The big news in the Bitcoin world is that there are several Bitcoin-mining ASICs (custom chips) already shipping or about to be launched. Avalon in particular has been getting some attention recently. Bitcoin mining moved long ago from CPUs to GPUs, but this takes it one step further. The expectation is that very soon most mining will be done by such specialized hardware; general-purpose machines will be too inefficient to be profitable. This development raises a whole host of interesting questions.
First, if ASIC mining is indeed so much faster than any current method, and can recover the hardware cost in just a few days as claimed, why are the creators selling them, or even talking about them?! Why not keep the existence of these devices a secret and mine as much BTC as possible before the world catches on? After all, the costs of packaging and distribution will only decrease the margins. There are several possible explanations:
- Maybe the buyers are people who have lower electricity costs (which is a significant fraction of total cost of mining over say a two-year period).
- There is a claim in this thread that the creators of Avalon could only raise money for manufacturing by pre-selling the units.
- Another reason from Butterfly Labs, one of the ASIC companies: “we believe the best way to secure bitcoin and help it to succeed is to get as much product out to as many people as widely as possible. That makes it exceptionally difficult, if not impossible, for any individual, corporation or hostile government to destabilize and wreck Bitcoin from within.” This refers to the “51% attack.” Given the speed of the Avalon chip, for example, only about 300 would be needed to exceed the current hashrate of the Bitcoin network!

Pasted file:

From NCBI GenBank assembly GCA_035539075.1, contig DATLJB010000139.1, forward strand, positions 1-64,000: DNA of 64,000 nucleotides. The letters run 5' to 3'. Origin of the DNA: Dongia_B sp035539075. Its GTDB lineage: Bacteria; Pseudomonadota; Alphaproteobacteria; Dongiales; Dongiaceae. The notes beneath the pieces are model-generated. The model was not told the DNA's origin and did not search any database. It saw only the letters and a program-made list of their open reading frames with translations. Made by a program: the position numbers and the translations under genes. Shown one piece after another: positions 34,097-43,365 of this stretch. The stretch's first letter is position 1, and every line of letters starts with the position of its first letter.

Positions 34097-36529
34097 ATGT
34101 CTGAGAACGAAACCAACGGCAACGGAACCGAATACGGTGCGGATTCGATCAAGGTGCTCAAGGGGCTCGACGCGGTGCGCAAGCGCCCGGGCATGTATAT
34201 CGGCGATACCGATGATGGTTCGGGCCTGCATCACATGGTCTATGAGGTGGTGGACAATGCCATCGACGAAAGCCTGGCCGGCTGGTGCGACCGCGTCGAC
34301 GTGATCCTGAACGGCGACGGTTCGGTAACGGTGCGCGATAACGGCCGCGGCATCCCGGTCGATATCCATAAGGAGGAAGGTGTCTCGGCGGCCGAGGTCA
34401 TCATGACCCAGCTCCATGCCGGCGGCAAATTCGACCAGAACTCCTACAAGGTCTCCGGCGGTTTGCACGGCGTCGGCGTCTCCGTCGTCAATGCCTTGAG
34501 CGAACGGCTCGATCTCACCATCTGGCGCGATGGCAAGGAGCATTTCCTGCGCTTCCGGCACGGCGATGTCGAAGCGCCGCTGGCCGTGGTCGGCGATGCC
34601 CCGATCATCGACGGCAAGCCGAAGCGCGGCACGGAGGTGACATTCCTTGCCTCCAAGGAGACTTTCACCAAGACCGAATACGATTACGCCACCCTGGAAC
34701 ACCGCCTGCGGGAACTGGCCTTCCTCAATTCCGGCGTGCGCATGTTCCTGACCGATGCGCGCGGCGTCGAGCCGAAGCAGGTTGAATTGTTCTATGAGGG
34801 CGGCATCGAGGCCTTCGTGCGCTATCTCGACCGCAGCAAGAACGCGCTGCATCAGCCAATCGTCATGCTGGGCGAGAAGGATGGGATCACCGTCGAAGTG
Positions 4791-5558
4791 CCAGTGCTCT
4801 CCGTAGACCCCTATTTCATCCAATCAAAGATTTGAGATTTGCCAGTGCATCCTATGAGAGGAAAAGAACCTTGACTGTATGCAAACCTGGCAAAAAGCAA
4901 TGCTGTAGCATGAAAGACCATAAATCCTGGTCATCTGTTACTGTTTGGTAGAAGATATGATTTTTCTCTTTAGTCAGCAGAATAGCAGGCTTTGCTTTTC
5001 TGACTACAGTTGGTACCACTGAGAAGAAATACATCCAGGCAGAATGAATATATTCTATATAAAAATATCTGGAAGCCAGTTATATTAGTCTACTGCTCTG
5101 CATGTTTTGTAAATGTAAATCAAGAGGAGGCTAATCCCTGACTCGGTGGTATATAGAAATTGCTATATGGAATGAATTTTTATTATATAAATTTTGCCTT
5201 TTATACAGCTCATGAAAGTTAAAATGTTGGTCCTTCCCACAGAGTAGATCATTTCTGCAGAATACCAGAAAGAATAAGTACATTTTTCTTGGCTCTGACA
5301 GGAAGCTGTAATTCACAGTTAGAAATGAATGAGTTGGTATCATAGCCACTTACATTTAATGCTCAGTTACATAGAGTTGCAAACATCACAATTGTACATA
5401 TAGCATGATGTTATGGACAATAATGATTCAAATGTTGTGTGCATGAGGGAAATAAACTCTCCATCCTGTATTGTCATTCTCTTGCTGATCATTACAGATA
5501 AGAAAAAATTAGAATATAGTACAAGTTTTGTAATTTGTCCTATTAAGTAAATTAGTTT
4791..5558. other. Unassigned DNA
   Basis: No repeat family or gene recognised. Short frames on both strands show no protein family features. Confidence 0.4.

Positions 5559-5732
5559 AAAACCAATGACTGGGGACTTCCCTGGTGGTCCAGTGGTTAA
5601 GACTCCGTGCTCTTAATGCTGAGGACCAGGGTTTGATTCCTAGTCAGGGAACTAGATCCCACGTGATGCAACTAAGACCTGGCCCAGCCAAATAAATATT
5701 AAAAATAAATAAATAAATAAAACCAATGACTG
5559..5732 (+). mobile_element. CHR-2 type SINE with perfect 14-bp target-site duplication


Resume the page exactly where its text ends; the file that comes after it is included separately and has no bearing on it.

None of these reasons are fully convincing to me. In fact, one of the companies, ASICMiner, decided to use their machines in-house for mining, and tried to raise capital for manufacturing by selling shares in the company via a Bitcoin stock exchange, with amusing results that you can read about in the same Bitcoin magazine article linked to above.
The second question that comes to mind is: what does a dramatically better mining technology do to the value of Bitcoin? Note that it’s not like the market is being flooded with Bitcoins. All this horsepower doesn’t mean mining is happening any faster — the system automatically and continually adjusts the mining difficulty so that Bitcoins are produced globally at a constant rate. As a side effect, the amount of BTC that a person or entity can mine is determined not by their absolute computing power but by the fraction of global bitcoin mining resources that they control.
My speculation is that the shift to ASIC is good news for Bitcoin’s price inasmuch as it is a signal that people are taking it seriously, just as the price spiked after a hacker demanded ransom in Bitcoin. The fact that these custom chips are useless for any other computing may be particularly meaningful here. News about ASICs has been coming out for the better part of a year; I wonder if it’s possible to see the effect of an individual piece of news on the price.
The “uselessness” brings me to my third point: is there a way to re-design Bitcoin so that the proof-of-work computations have a useful side effect — say protein folding — in essence making Bitcoin mining a massive grid computing project? This has been proposed repeatedly on forums and in blog posts, but my intuition is that it is not possible, that proof-of-work derives its effectiveness precisely from its uselessness. That said, given how much electricity is being spent on Bitcoin mining, it would be good to have a definitive answer.